Moral bar slipping in U.S., Gallup poll finds
Adultery draws disdain from 88 percent of Americans, Gallup said, and Americans are almost evenly split on the morality of abortion.
"Gallup's trends on many of these items date back to 2001. On most, Americans have adopted more permissive views over time," Gallup said of its 2018 poll results. "Americans are least likely to regard married men and women having an affair, cloning humans, polygamy and suicide as morally OK. Their opinions are most closely divided on morality of abortion -- 43 percent believe it is morally acceptable and 48 percent believe it is not."
Christians, though not the focus of the poll that included a cross section of Americans, have a role to play in reversing the trend toward permissiveness, Southern Baptists told Baptist Press.
Barrett Duke, a former executive of the Southern Baptist Ethics & Religious Liberty Commission, said the influence of Christians has never been more needed.
"As our citizens are jettisoning biblical morality, we are seeing the effects in every area of life, but especially on our families. And our churches are struggling to keep up with the brokenness," said Duke, executive director of the Montana Baptist Convention since 2017. "The country has never been so rudderless. The challenges here have never been greater. The church has never been needed more."
In engaging the culture, Christians must be watchful not to embrace immoral behavior, Duke told BP.
"Without revival in our churches that spreads out into our communities, we can expect to see more acceptance of destructive values and lifestyles among our own members and in our communities," he said. "The church must equip itself to minister in this brokenness and love their neighbors with a sacrificial love."
Christian speaker, writer and professor Rhonda Kelley, managing editor of the Study Bible for Women, said the Christian worldview is becoming unusual.
"Our American culture has lost its moral and ethical roots; we are no longer a Judeo-Christian country," said Kelley, wife of New Orleans Baptist Theological President Chuck Kelley and an NOBTS adjunct professor. "Unfortunately, many Christians are becoming more like the world than previous generations of Christians who were set apart by their godly lifestyles."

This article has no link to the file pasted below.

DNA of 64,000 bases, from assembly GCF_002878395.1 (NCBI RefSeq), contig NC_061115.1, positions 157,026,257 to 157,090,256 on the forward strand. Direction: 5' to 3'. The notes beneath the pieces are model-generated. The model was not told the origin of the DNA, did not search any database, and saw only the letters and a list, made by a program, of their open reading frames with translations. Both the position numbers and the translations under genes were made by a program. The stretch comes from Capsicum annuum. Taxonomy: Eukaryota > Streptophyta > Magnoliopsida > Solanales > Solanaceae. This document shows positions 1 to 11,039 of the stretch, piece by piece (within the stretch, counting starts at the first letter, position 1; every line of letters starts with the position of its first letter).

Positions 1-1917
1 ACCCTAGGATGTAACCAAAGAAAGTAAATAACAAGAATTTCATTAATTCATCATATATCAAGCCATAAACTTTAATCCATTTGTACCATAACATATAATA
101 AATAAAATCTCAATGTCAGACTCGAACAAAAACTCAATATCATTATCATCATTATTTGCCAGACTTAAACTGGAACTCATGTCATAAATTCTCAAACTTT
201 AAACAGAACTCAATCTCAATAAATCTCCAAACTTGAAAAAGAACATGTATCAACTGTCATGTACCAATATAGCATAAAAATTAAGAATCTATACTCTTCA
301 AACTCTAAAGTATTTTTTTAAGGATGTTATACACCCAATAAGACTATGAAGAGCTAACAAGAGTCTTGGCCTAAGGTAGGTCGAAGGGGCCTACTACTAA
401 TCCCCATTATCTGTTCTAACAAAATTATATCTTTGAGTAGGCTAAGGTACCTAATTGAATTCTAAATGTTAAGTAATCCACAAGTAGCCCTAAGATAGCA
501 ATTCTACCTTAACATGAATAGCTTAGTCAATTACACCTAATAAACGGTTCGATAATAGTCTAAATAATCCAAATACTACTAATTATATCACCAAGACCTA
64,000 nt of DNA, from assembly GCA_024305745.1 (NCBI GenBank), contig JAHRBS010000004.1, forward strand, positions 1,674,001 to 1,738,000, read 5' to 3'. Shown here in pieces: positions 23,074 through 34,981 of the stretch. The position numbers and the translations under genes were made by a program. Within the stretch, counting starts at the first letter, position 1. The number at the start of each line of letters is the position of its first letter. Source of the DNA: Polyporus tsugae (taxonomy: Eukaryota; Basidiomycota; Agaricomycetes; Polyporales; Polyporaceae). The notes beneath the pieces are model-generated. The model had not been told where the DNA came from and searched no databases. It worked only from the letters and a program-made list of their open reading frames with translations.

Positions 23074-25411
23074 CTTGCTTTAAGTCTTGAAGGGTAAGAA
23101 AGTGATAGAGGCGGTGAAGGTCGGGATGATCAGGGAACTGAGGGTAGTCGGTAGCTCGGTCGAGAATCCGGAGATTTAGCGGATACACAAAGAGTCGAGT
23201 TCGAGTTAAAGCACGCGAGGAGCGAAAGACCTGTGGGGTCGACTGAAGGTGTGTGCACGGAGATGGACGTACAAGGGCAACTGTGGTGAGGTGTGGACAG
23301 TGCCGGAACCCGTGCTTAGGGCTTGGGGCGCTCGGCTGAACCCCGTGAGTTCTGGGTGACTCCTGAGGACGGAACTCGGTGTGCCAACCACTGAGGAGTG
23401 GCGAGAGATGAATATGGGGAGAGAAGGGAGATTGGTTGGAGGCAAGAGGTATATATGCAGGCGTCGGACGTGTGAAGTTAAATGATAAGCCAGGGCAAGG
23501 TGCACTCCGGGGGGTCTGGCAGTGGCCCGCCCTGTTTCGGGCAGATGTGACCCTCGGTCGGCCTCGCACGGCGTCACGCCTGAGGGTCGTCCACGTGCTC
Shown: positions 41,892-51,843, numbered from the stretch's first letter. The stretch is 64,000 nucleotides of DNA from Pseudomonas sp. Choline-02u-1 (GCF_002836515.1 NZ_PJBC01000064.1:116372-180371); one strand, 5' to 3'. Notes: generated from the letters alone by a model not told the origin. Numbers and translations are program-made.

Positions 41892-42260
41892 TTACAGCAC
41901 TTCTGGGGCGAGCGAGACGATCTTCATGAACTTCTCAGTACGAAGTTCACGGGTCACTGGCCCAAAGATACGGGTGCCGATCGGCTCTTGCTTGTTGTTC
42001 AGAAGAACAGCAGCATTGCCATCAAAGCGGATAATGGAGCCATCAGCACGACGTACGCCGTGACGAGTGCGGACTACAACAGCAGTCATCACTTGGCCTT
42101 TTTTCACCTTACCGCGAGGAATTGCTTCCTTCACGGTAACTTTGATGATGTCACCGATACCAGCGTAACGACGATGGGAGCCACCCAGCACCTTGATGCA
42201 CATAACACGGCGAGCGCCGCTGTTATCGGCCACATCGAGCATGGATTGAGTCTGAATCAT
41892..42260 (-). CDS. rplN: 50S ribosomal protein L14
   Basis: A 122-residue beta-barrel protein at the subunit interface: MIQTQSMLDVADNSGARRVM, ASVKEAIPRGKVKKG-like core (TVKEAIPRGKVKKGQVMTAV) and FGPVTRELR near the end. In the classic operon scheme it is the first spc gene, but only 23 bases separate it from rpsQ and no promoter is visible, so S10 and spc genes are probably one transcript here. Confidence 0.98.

The study did not isolate the behavior of Christians in particular, but found differences among gender, age, race and political groups aligned with church attendance.
"For example, nonwhites, women, older Americans and [political] conservatives are more likely to attend church," Gallup said in its findings, "[and] less likely to say smoking marijuana and drinking alcohol are OK."
Overall, 78 percent of Americans approve of drinking alcohol while 19 percent say it is morally wrong. Smoking marijuana is approved by 65 percent of Americans, with 31 percent opposing it. All practices were not included in the first poll conducted in 2001, but were added as the practices became more hotly debated in the public arena.
Indicating trends, 67 percent approve of homosexuality, compared to 40 percent in 2001; 69 percent approve of premarital sex, compared to 53 percent in 2001; 76 percent of Americans say divorce is morally acceptable, compared to 59 percent in 2001; and 65 percent of Americans approve of childbirth outside of marriage, compared to 45 percent in 2002 when Gallup added the practice to its poll.
While a majority of Americans, 55 percent, oppose pornography, the 43 percent who say it is morally acceptable has increased from the 30 percent who approved of it in 2011, when Gallup added the question.
Christians must exhibit the peculiarity described in Scripture in order to positively reverse such trends, Kelley told BP.
"In order for Christians to influence the world with the Gospel, our lives must be different in all ways from those around us," Kelley said. "A renewed commitment to biblical marriage and godly living is needed by Christians. Only the power of the Holy Spirit at work in our lives can make a difference in this world filled with people without moral compasses."
Gallup also queried Americans this year on birth control (drawing 91 percent approval), gambling (69 percent approval), medical research using stem cells obtained from human embryos (66 percent), the death penalty (62 percent), buying and wearing clothing made of animal fur (60 percent), medical testing on animals (54 percent), doctor assisted suicide (54 percent), and teen sex (42 percent).
Complete poll results, based on a May 1-10 telephone poll of 1,024 randomly sampled adults, can be viewed at http://news.gallup.com/poll/235250/say-consuming-alcohol-marijuana-morally.aspx?.